12 , 1983 Monday (118.4 mtg) From
Gonzo!s Appalachian Trail journal
all the rest of the crew decided to hold up for a day in Monson,
I chose to pull out. The draw of Katahdin was intense. I felt the
need for completion. As if 118 miles was "a long way,"
I loaded up all of my food bag, and my extra food bag, and hid my
Rootbeer at the bottom of my pack. I said my good-byes, and headed
out. It proved to be the last time I would see the hikers I had
just left, a group I had come to consider friends. Although I had
shared only days with some of them, their spirit and my memory of
them will remain forever.
Although the trail went out of Monson following a road, the road
dwindled off into an unused road in about two miles. Along those
two miles, I had the privilage of passing, once again, the sandal
shod stranger who spoke no words. I passed him and said good morning,
but got very little response so I continued on. I followed a set
of powerlines for a while. About a mile after the road became mostly
unused, the map showed the trail going off to the right toward Bell
pond. This was a new relocation that was not in place yet. I continued
on the old AT straight ahead past the site of the Old Stage Road
Lean-to. From there the trail made a sweeping turn to the right
and made its way toward Little Wilson Falls. The falls were nice,
but I could not find a good vantage point for a photo. I found Tim
Sheehy, of the Tim and Maynard team at the falls. He was now
traveling with a Canadian and hiking south.
Unfortunately, Maynard had developed giardia back in Connecticut,
and was forced to quit. Tim continued on solo, but decided to flip-flop,
and hike the remainder of his journey southbound. I ate lunch with
Tim and the Canadian, and then moved on. Since the trail relocation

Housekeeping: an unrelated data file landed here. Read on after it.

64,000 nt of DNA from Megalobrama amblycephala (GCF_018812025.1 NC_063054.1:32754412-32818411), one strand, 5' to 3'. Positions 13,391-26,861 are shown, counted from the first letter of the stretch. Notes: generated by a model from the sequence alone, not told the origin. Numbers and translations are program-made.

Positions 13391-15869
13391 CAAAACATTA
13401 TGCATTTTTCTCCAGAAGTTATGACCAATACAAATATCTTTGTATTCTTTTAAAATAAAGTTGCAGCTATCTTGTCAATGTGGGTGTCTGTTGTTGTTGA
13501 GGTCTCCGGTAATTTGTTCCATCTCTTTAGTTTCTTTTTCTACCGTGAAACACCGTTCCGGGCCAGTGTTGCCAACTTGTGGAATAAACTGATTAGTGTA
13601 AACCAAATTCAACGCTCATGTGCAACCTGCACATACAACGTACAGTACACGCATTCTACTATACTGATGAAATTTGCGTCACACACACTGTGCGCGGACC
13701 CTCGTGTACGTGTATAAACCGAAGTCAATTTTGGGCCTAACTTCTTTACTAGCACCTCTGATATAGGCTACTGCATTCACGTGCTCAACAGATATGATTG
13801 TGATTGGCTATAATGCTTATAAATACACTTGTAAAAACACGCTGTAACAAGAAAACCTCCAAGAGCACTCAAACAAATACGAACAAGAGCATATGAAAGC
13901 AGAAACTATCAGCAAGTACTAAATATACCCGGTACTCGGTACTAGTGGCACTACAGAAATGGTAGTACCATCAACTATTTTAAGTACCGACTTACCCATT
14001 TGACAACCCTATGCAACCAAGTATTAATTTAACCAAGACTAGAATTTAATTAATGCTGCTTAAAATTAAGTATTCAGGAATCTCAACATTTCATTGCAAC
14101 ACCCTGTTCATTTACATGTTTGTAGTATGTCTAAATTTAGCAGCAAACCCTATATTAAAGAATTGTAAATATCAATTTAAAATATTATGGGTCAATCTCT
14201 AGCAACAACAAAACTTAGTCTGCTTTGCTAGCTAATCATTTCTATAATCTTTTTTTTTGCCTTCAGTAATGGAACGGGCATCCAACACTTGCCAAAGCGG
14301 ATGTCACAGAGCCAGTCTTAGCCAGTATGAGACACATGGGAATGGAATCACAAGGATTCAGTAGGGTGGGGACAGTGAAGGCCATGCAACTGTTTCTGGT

was not in effect yet, the trail made its way back to the road near
a crossing of the Big Wilson Stream, crossed the stream over the
bridge and proceeded to intersect the Canadian Pacific Rail Road
one half of a mile farther on. I stopped at the tracks and placed
my ear on the rail to listen for the next train. I had heard that
this train goes all the way across Canada to the Pacific. I dreamed
that sometime I would ride from one end to the other and see the
wilderness of Canada as it went by. At this point I stopped for
a snack and took out a bag of cookies Mom had sent me. On the package
the name stated "Almost Home" cookies made by Nabisco.
I had not removed the packaging while in town, but once opened and
tasted, I thought that Mom had baked these cookies and just put
them in the package because of the name "Almost Home".
They were surprisingly soft and chewy like homemade, and tasted
very good. I thought they were made by Mom, but found out later
that they were a new type of store-bought cookie made by Nabisco
and just happened to have the name of "Almost Home". A
cute surprise that made me smile and remember how far I had traveled.
the vintage package.
From this point, to the next shelter, the trail followed the road
through what was known as the infamous Bodfish Intervale, where
the Bodfish farm was located. The trail was being relocated around
this area in part because there had been reports of the inhabitants
coaxing hikers to the home, inviting them in, and then while they
were not looking, rummaging through their packs and stealing valuables.
Other than cash and food, I don't know what that would be, but I
kept an eye out as I went past the area. I did not encounter any
suspicious characters - or any characters at all, for that matter.
The main road eventually decayed to just a gravel logging road and
turned left to follow Long Pond Stream through the lowlands. The
gravel road began a gradual ascent and eventually went off to the
left while the trail left the road and proceeded into the woods
to Long Pond Stream. The ford of the stream was another rock hop.
Then to get to the Long Pond Stream Shelter, the stream had to be
crossed again. I was visited that afternoon by a couple of hikers,
but spent the night by myself. I kept a close watch as I thought
about the possibility of the cretins from the Bodfish intervale
coming up the road and raiding me during the night.
18.7 miles I had come from Monson.
Appalachian Trail Journals ©1983